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Re: Marx, Engel and Morris on George

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  • mattbieker
    ... Wow, I couldn t disagree more. For sure, George s Victorian prose is somewhat alien to modern readers (or at least those unaccustomed to reading
    Message 1 of 87 , Dec 25, 2012
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      --- In LandCafe@yahoogroups.com, "John" <burns-john@...> wrote:
      >
      > -- In LandCafe@yahoogroups.com, Harry Pollard <harrypollard0@> wrote:
      >
      > > (Recall that Progress & Poverty has been
      > > used as an example of good writing
      > > in University English classes.)
      >
      > Harry, the original P&P was awful to read as it was written in convoluted Victorian English, which most cannot understand these days.

      Wow, I couldn't disagree more. For sure, George's Victorian prose is somewhat alien to modern readers (or at least those unaccustomed to reading historical literature), but I didn't find it convoluted. I actually find it sad that modern prose doesn't generally rise to that level.

      > Winston Churchill wrote very simple English that was designed for most people to understand. A friend of mine has a degree in English Lit. His writing is full of words most people do not know the meaning of.<

      George's works rarely left me scrambling for a thesaurus. I think that, most of all, the difficulty is with complex sentences. But that's where I think George excelled: he's accessible, because he makes complex sentences easy to parse. I'll concede that it's a pain to dictate, however!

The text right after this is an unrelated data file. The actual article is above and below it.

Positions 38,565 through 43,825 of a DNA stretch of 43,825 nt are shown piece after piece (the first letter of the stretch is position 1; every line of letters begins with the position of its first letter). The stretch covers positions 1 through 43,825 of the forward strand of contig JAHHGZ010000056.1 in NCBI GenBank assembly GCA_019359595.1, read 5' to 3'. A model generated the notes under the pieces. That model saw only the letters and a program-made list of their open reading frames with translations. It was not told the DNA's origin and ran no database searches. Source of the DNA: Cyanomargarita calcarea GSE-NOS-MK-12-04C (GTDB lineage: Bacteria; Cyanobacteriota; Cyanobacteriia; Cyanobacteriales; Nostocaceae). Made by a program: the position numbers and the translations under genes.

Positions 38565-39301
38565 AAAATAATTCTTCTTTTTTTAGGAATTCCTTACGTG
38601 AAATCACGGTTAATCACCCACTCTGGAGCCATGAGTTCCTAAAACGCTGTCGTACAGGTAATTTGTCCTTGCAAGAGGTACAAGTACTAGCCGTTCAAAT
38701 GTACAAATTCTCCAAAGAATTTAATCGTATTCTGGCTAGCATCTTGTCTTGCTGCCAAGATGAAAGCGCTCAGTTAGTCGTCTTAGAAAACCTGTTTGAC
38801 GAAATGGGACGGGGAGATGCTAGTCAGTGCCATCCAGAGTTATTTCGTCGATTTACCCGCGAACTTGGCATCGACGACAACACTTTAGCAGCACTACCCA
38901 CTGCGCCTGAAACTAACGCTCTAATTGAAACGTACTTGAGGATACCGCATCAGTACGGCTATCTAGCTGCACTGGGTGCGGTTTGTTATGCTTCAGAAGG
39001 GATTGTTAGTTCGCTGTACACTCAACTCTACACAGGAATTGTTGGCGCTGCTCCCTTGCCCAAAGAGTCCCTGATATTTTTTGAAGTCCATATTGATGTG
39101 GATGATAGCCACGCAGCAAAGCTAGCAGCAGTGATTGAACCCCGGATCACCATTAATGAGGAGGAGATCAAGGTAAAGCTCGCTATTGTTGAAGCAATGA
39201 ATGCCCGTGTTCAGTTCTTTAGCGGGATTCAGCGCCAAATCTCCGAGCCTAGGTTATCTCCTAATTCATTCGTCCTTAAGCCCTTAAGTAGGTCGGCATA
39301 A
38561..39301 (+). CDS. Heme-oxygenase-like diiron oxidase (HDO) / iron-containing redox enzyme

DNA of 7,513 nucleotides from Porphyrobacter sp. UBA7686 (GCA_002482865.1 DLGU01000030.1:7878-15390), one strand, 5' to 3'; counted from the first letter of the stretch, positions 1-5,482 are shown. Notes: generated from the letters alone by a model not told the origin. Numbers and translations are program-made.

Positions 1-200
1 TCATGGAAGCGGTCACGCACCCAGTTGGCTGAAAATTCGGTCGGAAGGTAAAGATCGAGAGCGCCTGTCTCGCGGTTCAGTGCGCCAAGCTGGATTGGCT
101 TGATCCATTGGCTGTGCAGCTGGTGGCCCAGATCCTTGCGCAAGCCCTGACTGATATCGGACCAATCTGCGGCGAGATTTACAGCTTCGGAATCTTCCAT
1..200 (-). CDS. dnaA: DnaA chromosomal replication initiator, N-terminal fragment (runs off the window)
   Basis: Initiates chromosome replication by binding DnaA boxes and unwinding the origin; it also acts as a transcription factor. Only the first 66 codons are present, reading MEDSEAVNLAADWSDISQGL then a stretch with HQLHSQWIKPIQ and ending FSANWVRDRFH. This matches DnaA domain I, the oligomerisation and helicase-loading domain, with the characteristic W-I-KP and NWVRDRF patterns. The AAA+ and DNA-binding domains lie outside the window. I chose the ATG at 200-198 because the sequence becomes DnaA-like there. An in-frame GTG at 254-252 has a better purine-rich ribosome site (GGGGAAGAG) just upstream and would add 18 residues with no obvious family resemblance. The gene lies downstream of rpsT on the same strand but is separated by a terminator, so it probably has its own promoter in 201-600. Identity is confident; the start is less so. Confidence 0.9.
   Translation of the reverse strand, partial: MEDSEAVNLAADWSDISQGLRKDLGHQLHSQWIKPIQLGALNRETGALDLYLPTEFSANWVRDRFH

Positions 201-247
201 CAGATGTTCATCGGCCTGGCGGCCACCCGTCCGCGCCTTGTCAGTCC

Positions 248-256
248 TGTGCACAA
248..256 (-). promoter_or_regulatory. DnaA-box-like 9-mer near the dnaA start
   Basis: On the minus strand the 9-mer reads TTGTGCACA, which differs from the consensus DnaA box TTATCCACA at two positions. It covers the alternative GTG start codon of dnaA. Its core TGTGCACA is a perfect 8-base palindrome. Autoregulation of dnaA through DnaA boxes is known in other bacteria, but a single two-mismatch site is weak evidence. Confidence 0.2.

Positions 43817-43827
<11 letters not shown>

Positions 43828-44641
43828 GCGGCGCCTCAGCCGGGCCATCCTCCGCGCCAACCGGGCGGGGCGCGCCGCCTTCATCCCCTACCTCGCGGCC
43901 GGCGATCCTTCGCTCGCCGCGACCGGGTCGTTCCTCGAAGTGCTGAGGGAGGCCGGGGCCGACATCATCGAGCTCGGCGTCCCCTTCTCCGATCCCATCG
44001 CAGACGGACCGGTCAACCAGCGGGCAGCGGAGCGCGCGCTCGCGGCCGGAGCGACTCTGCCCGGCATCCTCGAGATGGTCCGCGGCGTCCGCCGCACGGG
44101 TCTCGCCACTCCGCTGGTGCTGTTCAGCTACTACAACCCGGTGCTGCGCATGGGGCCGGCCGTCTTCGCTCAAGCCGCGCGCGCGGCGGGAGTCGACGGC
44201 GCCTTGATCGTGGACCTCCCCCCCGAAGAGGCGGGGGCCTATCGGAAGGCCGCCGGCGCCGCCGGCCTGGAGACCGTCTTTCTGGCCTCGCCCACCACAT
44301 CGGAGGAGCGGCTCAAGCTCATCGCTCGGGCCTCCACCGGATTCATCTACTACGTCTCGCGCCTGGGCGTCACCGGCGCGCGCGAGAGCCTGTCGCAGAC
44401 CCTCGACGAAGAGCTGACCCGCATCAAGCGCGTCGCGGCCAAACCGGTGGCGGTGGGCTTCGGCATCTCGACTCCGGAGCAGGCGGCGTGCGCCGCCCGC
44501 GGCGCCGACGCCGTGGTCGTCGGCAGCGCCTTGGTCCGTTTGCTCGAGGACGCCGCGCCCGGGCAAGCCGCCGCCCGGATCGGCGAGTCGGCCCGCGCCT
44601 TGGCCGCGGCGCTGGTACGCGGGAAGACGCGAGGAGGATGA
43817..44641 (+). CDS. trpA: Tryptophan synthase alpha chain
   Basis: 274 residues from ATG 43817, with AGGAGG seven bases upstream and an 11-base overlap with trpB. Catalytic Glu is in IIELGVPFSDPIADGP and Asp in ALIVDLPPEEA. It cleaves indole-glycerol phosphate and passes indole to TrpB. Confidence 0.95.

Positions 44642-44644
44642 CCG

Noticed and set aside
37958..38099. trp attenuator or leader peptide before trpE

• Harry Pollard
      It all depends on what you are writing and who will be the reader. Unfortunately, modern schooling isn t great at producing readers so material must be made
      Message 87 of 87 , Dec 30, 2012
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        It all depends on what you are writing and who will be the reader.

        Unfortunately, modern schooling isn't great at producing readers so material must be made simple for them. Which point doesn't throw out other writing which may be more complicated as it conveys more subtle directions..

        Harry


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        On Sun, Dec 30, 2012 at 6:55 AM, John <burns-john@...> wrote:
         

        --- In LandCafe@yahoogroups.com, Harry Pollard <harrypollard0@...> wrote:
        >
        > However, I suppose the short sentence is now
        > the thing, which may or may not be an improvement.

        Harry, tabloid newspapers use short sentences. People are familiar with that. So, you have to write to what they can easily understand. If they have to do double-takes they lose interest. It is that simple. Churchill realised that a long time ago. His books on WW2 and super easy to understand. The proof readers would highlight parts of the book(s) and he would override them. In the end they thanked him for teaching them how to write simple English.


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